I love family celebrations and fortunately there have been many, of late. Three birthday parties (including a milestone one for my 90-year-old father-in-law), as well as meals shared over Easter weekend. And coming up, a get-together for Mother's Day. After any family event, I always experience the inevitable emotional letdown of missing my son more acutely, but thankfully, the intensity of this feeling usually dissipates by morning.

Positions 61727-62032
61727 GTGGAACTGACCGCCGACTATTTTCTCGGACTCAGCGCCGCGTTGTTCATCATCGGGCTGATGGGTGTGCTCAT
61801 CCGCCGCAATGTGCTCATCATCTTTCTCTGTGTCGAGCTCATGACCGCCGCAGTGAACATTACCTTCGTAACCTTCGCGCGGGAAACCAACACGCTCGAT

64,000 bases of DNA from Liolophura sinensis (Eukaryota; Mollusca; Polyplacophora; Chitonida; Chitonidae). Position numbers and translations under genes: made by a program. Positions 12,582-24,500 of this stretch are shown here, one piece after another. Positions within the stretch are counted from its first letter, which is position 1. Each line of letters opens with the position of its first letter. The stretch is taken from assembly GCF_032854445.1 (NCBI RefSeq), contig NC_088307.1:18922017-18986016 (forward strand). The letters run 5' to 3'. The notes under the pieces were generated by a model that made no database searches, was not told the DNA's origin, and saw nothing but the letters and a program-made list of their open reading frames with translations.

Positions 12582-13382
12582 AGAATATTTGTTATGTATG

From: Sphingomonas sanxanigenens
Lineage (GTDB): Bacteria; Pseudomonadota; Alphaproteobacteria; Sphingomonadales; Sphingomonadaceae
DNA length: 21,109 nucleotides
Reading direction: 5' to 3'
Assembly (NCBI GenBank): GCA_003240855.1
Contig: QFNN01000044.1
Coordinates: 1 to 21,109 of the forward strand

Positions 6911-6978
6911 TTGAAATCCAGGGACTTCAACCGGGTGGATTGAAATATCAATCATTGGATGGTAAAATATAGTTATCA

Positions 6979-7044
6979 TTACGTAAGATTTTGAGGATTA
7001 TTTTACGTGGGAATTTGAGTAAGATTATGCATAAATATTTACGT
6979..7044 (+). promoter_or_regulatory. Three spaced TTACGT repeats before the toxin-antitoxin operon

Today, however, there are still lingering effects from a celebration that took place over a week ago, due to a comment an extended family member directed at my husband that evening. The words continue to reverberate in my mind, triggering this ache in my heart: "You're lucky you don't have a son." This, from someone who had known Michael. Obviously, it was an off-the-cuff comment; this person certainly did not intend to cause any pain. Still, it is difficult to understand how he could forget that we had had a son. Maybe it occurred to him later, maybe not. Upon reflection, there is the off chance that he hadn't forgotten, but neglected to consider the consequences his words might have. The impact this comment had on my husband and me was twofold: one, the shock upon hearing the words themselves, then the resulting pain, and two, recognizing the stark contrast between these two realities. My husband and I live with this profound loss every single day and yet, for this person, it appears that our son has slipped completely off the radar. And so, it goes. The learning continues.